gms | German Medical Science

17th Annual Meeting of the German Drug Utilisation Research Group (GAA)

Gesellschaft für Arzneimittelforschung und Arzneimittelepidemiologie

25.11. - 26.11.2010, Osnabrück

Measuring Prescribing Quality in Germany with DU90

Meeting Abstract

Search Medline for

  • corresponding author Gisbert W. Selke - Wissenschaftliches Institut der AOK (WIdO), Berlin, Germany
  • Irene Langner - Wissenschaftliches Institut der AOK (WIdO), Berlin, Germany

Gesellschaft für Arzneimittelanwendungsforschung und Arzneimittelepidemiologie e.V. (GAA). 17. Jahrestagung der Gesellschaft für Arzneimittelanwendungsforschung und Arzneimittelepidemiologie. Osnabrück, 25.-26.11.2010. Düsseldorf: German Medical Science GMS Publishing House; 2010. Doc10gaa12

DOI: 10.3205/10gaa12, URN: urn:nbn:de:0183-10gaa124

Published: November 22, 2010

© 2010 Selke et al.
This is an Open Access article distributed under the terms of the Creative Commons Attribution License (http://creativecommons.org/licenses/by-nc-nd/3.0/deed.en). You are free: to Share – to copy, distribute and transmit the work, provided the original author and source are credited.


Outline

Text

Introduction: One determinant of prescribing rationality is the width of the drug spectrum employed by a physician. The range of substances must be broad enough to treat his patients’ conditions, including the less frequent ones, yet the physician should keep his focus on a manageable range of drugs The DU90 methodology has been introduced by Bergman et al. in Sweden as a measure of this aspect of prescribing quality.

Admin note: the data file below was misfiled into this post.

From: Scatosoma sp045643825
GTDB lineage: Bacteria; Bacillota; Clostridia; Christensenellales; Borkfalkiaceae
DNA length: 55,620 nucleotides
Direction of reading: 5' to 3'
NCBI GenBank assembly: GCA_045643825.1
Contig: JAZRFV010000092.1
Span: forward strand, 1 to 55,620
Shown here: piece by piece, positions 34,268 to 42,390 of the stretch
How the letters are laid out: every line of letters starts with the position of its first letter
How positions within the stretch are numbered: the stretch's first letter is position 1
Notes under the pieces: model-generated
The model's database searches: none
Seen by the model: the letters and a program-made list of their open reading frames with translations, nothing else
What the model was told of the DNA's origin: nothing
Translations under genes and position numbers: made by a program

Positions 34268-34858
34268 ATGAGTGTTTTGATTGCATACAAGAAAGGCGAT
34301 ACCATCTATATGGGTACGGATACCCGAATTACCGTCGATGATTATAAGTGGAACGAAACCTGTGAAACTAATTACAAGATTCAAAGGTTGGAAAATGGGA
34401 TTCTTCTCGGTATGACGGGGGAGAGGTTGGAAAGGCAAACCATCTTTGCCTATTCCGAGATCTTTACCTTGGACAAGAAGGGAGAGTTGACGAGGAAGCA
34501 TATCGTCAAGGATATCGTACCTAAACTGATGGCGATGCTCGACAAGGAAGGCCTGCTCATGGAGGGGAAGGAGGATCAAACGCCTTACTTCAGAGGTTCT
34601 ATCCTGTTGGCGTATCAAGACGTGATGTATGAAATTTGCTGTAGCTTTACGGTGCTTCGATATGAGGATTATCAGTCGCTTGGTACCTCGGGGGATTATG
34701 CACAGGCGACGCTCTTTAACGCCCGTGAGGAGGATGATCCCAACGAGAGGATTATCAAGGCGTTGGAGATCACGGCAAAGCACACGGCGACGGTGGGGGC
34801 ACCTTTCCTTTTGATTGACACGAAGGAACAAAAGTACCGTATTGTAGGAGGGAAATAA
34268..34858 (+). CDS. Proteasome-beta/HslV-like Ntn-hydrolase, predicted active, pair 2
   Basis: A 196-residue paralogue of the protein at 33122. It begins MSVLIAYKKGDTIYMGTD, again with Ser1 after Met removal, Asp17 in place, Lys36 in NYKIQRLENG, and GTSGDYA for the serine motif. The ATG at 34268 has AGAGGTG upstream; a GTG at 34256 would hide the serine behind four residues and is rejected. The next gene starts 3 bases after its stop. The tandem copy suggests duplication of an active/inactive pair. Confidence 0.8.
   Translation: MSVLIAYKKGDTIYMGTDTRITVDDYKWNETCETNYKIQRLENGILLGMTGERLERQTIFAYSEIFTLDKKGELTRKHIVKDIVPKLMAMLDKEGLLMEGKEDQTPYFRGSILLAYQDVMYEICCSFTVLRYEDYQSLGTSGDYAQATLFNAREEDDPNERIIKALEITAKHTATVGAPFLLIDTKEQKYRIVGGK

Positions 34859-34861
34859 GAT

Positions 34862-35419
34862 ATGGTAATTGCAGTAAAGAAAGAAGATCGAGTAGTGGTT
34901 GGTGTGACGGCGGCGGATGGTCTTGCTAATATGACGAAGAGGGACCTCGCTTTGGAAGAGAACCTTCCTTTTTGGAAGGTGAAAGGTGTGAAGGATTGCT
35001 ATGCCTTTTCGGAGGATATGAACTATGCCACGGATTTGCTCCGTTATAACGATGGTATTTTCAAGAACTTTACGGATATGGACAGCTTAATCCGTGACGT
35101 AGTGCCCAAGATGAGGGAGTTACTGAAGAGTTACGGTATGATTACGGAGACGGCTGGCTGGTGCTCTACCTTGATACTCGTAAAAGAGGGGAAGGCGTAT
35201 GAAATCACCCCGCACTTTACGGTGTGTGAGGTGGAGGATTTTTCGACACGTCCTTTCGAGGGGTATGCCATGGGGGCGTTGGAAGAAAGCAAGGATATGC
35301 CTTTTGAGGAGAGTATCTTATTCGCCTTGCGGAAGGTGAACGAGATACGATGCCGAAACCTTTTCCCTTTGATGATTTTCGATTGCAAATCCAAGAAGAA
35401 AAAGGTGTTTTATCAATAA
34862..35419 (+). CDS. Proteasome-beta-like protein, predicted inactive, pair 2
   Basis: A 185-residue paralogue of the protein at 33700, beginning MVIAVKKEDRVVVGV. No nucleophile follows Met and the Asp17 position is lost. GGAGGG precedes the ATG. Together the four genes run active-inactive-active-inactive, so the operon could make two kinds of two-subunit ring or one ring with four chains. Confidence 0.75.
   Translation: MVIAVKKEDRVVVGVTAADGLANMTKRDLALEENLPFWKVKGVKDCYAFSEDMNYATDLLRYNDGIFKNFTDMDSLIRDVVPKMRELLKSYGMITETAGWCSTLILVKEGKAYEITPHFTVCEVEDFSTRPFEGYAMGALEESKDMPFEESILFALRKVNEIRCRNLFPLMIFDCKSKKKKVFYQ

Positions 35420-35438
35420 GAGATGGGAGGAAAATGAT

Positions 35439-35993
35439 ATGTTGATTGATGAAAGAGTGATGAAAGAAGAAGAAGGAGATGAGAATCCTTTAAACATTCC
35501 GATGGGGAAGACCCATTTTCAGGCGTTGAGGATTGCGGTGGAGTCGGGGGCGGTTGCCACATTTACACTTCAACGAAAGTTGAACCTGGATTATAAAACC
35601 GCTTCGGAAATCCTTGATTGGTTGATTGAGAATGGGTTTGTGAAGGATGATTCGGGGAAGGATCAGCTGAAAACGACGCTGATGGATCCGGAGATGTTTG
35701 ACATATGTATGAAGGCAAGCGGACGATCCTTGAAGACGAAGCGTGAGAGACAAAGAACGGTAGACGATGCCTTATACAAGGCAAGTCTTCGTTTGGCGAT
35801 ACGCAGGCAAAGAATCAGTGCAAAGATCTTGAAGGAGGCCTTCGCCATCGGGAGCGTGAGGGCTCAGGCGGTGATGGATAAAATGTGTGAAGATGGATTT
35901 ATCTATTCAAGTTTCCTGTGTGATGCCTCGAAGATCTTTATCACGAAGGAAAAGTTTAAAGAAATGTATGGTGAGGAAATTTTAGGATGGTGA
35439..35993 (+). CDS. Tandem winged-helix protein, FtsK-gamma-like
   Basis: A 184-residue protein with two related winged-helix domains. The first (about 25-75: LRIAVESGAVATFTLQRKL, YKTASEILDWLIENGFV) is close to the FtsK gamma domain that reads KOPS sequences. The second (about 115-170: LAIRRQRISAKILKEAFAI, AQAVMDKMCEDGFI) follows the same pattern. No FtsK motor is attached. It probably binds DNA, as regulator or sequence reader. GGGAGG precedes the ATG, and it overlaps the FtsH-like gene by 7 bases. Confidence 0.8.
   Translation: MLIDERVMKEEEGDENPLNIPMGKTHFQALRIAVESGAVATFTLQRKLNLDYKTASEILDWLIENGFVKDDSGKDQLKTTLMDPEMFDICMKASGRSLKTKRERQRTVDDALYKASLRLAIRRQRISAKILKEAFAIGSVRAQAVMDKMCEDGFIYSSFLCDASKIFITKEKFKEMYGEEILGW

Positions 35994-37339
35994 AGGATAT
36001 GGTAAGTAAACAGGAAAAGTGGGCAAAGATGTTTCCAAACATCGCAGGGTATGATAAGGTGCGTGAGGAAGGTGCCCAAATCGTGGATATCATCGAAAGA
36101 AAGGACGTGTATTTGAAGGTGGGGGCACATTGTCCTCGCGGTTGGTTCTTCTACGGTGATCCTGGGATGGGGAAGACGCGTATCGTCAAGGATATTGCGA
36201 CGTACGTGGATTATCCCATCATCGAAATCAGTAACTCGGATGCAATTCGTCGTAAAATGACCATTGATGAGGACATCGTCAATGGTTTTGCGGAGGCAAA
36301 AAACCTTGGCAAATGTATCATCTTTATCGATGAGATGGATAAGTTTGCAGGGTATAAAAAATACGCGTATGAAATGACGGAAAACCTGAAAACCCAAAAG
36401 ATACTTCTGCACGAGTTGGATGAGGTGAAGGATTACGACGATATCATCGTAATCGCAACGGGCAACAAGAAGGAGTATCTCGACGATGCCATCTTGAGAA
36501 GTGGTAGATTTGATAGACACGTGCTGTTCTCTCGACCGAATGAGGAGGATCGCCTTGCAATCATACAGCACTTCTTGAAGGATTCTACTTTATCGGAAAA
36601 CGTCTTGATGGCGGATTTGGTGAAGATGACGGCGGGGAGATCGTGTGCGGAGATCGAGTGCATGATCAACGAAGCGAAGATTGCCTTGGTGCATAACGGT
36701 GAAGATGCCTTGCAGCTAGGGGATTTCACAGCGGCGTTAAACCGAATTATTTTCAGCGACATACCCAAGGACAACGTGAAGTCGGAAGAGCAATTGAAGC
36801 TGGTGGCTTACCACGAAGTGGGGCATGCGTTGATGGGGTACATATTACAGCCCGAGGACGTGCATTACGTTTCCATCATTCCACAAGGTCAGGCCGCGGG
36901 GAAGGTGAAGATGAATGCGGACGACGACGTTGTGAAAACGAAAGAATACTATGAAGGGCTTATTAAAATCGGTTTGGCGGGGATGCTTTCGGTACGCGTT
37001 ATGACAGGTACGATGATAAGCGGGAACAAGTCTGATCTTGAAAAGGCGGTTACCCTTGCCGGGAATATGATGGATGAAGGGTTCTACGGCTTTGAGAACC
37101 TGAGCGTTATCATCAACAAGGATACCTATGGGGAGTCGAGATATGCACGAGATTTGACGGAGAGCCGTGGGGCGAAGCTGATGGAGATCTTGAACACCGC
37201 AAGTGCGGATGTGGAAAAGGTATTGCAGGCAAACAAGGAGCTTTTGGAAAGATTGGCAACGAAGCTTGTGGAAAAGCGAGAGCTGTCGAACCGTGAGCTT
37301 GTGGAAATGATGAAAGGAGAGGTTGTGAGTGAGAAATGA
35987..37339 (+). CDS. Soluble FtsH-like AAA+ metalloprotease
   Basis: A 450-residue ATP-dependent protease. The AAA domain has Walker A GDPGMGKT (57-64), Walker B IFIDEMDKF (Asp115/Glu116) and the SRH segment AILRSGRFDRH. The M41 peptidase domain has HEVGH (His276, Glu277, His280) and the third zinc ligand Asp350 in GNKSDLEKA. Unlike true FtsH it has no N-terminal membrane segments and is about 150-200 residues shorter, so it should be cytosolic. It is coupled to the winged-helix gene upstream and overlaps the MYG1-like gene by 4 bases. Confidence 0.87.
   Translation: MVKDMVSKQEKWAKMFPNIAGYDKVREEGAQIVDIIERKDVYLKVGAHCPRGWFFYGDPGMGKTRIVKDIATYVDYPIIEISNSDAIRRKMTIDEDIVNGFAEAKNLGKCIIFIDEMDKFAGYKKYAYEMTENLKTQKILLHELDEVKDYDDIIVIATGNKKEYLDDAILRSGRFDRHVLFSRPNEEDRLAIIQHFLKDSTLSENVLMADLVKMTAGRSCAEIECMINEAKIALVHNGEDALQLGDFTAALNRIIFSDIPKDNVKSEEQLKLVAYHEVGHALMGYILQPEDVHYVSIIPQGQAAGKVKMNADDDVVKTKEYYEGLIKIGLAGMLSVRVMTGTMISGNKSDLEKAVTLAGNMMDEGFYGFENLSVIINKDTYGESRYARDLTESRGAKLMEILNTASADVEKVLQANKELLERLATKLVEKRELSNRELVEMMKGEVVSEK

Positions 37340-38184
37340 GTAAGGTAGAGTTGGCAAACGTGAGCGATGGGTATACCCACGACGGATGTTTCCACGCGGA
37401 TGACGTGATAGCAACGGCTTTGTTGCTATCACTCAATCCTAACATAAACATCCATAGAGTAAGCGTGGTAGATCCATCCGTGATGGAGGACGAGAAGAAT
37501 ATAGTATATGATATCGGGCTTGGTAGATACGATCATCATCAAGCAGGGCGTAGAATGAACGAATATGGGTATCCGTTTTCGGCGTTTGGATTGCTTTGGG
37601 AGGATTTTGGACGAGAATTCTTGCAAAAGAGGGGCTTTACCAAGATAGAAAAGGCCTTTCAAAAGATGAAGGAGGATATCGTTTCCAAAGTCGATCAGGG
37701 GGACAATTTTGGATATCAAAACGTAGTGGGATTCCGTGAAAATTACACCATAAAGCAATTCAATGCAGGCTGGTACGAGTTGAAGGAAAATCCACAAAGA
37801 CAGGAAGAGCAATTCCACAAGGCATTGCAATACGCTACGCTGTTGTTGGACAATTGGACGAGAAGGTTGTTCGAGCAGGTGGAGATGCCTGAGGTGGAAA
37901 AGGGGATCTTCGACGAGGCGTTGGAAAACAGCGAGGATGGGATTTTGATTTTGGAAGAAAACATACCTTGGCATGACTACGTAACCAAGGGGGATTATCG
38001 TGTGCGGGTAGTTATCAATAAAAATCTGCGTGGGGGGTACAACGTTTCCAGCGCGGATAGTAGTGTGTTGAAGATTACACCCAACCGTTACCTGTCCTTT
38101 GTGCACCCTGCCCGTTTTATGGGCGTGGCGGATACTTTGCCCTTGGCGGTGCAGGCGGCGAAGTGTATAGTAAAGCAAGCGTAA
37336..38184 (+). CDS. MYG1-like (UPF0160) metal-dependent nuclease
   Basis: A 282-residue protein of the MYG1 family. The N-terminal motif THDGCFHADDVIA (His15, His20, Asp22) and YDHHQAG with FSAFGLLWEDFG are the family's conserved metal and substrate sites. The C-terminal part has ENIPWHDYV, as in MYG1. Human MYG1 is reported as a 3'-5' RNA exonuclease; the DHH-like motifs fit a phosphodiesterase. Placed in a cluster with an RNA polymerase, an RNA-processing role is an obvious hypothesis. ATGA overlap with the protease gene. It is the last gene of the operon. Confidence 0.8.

Methods: For this talk about work in progress, we employ comprehensive prescription data from Germany’s largest group of statutory health care funds, covering roughly 35% of the population. Using ATC and DDD methodology, the DU90 measure is calculated for every physician individually. For grouping purposes, we are, for he first time, able to use the much cleaner specialty coding introduced in mid-2008. This provides an empirical overview of the DU90 distribution. More detailed analyses include differences in the distributions due to region and physician’s age. German results are compared to surveys from Sweden undertaken by Wettermark et al.

Results: As expected, the median DU90 value varies strongly with the doctor’s specialty, where GPs show the highest median value. Comparisons of DU90 variants based on different ATC levels show that most of the variation is due to the use of different substance classes, but neither is the contribution of intra-class drug choice negligible. Specialists exhibit much narrower spectra than GPs, but both median and inter-doctor variances depend heavily on the exact field of specialisation. Regional differences appear to be less important, but there is evidence that the doctor’s age, which may be viewed as a proxy for the duration of his professional activity, has some influence.

Discussion and conclusion: While an analysis of the factual cannot answer the normative question for the “right” value that one should aim for, it does provide a scale on which physicians can be “benchmarked”, e.g., in the context of academic detailing. This alone provides an important starting point for a wider acceptance of this measure in Germany. Comparison with Swedish results shows, however, that rational prescribing in Germany still exhibits a potential for improvement. It seems unlikely that the variation between doctors can be explained overall by differences in patients’ morbidity structure. Further research, e.g., using data about diagnoses, is needed.